A Message She Needed To Hear

She was once embarrassed by her father's job with the railroad until a stranger helped her view his legacy in a new light. 

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- Posted on May 25, 2020

Train-On-Bridge

I walked into the tag sale, excited to find a treasure. The first table I came upon was full of railroad memorabilia.

“Fantastic, aren’t they?” another early bird said, admiring some old Chesapeake and Ohio Railway calendars. “Are you a train buff too?”

“Not really,” I said. It was a complicated question. Trains had always been part of my life. My father worked for the Chesapeake and Ohio for most of his life. He wasn’t an engineer or a conductor or even a ticket seller. Daddy had a job few people even knew about: railroad telegraph operator. He relayed messages between the trains and the dispatcher, reporting the departures, arrivals, delays, and deliveries. The man at the table held up a picture of an old steam engine and grinned.

“I could write a whole book about the railroad,” he said.

Daddy was crazy about the railroad too. Every morning he left for the office in a wool cardigan with patch pockets, carrying a tin lunch box Mom packed for him. Telegraph operators didn’t get to wear a uniform, and Daddy’s “office” was a shack by the train line with an ancient hand-lettered sign that read h-o cabin—whatever that meant. But Daddy was there, every day, on time. He never even took a sick day. He wasn’t always so reliable at home. He couldn’t always give me the support or attention I needed. As an adult I’d come to understand that Daddy had problems he didn’t share with us. He was orphaned as a teenager, had to make it on his own, dropped out of school. But back then, all I knew was, he wasn’t who I needed him to be.

“Why do I have to go to school?” I remembered demanding one morning when studying had kept me up late the night before. “You never made it through junior high!”

“I most certainly did get through junior high, Roberta,” Daddy answered with a sly smile. “I walked right in the front door and straight through out the back. Now get ready and don’t forget your homework.”

I’d rolled my eyes at his joke. I didn’t appreciate Daddy’s humor then. It seemed as if he didn’t take anything seriously. No wonder he didn’t have the kind of job that required a degree or a suit. He just listened to crackly voices on an old rusted black crank phone and sent and received messages in Morse code. Tap, tap, tap. The job kept things
running. Even I could see that. But there was nothing special about being the person who did it.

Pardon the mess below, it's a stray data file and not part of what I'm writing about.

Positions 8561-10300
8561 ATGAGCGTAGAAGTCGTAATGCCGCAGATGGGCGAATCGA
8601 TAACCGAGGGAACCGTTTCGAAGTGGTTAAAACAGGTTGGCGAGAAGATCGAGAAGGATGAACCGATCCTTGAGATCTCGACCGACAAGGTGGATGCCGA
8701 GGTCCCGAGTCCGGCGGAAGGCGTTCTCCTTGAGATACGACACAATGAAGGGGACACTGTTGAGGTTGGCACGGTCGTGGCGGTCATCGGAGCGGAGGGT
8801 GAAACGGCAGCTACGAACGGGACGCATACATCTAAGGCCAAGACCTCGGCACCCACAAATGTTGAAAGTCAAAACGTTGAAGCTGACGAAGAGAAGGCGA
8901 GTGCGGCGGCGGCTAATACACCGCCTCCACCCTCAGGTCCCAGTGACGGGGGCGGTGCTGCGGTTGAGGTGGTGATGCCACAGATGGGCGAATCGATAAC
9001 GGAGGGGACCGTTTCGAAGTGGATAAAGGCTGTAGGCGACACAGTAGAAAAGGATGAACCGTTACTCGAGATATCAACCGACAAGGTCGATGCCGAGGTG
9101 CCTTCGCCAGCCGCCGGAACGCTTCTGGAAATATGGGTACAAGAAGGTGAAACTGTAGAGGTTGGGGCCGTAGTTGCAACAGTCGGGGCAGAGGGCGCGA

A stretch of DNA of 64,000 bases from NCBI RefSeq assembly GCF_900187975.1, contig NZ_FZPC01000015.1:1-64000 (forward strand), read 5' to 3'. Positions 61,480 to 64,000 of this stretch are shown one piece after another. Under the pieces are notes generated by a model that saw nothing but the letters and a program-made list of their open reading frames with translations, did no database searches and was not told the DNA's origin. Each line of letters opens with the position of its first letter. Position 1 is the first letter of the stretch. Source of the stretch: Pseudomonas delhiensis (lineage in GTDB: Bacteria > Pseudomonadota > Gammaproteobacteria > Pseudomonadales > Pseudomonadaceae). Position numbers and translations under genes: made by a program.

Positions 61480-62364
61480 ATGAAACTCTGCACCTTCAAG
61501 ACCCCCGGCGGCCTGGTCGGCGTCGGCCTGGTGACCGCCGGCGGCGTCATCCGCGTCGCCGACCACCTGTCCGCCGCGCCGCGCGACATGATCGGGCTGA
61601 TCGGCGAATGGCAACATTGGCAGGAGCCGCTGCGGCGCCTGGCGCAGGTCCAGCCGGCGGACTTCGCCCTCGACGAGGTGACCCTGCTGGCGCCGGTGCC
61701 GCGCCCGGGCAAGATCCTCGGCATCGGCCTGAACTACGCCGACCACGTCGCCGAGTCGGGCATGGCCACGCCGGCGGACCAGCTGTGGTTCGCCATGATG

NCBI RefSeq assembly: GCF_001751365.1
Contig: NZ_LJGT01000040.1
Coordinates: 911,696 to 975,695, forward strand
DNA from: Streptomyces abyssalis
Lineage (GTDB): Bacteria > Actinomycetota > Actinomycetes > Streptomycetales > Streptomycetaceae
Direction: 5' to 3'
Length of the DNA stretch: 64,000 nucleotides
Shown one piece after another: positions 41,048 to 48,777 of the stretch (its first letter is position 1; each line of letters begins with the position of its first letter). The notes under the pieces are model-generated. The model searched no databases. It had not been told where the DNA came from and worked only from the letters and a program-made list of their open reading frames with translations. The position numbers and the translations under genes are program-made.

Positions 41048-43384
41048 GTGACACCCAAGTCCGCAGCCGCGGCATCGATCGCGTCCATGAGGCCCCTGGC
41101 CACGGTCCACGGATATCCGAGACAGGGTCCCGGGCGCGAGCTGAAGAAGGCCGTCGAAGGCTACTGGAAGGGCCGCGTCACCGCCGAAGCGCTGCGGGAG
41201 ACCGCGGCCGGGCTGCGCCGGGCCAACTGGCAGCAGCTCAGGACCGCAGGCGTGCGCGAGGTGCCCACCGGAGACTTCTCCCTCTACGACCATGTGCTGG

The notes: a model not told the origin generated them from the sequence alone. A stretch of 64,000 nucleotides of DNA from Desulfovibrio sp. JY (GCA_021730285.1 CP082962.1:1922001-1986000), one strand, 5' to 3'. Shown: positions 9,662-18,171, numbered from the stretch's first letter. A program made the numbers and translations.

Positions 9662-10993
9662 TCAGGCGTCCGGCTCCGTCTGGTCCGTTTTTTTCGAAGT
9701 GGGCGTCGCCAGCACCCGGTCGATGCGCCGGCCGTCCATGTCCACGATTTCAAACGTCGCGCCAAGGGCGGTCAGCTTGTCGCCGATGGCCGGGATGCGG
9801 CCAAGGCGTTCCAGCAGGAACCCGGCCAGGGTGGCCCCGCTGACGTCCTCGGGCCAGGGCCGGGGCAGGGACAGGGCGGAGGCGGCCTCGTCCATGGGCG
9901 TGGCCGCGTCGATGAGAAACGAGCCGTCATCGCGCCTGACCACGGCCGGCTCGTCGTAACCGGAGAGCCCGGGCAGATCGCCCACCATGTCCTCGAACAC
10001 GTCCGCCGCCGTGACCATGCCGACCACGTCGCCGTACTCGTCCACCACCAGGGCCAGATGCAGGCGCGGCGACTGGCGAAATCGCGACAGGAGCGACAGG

“It’s a shame so many old train stations are disappearing,” the man said, admiring an old brass bell. “As much as I love collecting this stuff, I’d rather see it up and working.”

“That’s true,” I said.

I’d driven by to see Daddy’s old cabin in 2002. It was the day after he died of cancer, and the H-O cabin was being torn down. I was glad Daddy didn’t have to see the old rickety wooden sign in the rubble. He’d worked for that railroad for 42 years. The day I graduated from nursing school, Daddy ran to the ceremony straight from the job. He wore an oxford shirt and khakis while all the other men wore suits, and as he straightened my white cap he said, “I hope you enjoy your job as a nurse as much as I have mine on the railroad.”

It had taken decades, but I’d finally come to appreciate my blue-collar father. Maybe there was nothing special about being a telegraph operator, but it was necessary work and Daddy loved it.

“My father worked for the railroad,” I said to my new acquaintance. “Chesapeake and Ohio Railway. He was a telegraph operator at a place called H-O cabin.” “

You don’t mean it?” the man said. “Your father was J.R.? The telegrapher? I used to go to that cabin every chance I got to watch him work his magic. He was my hero!”

“Your hero?” Was this man sure he was talking about my father? “He wasn’t an engineer; he just sent messages on the telegraph machine.”

“Exactly!” the man said. “Those guys were right on the front lines, monitoring every train that passed. You never heard of train accidents back then. People took men like him for granted, but they saved a lot of lives, that’s for sure.”

He stopped himself as his enthusiasm drew the attention of everyone around us. Turned out Daddy had an admirer. A devoted fan! Not only had people taken Daddy for granted, but his own daughter had too.

“You know,” the man said more quietly, “when they tore the place down, I took that H-O cabin sign. It’s hanging in my living room. I took that big old phone too.” He sighed. “I would have loved to work that job myself one day. You must have been really proud of him.”

It was as if the message had been tapped out for me on a telegraph machine. Daddy wasn’t always the man I wanted him to be, but for so many he was just the man they needed. And I needed to hear that. 

   

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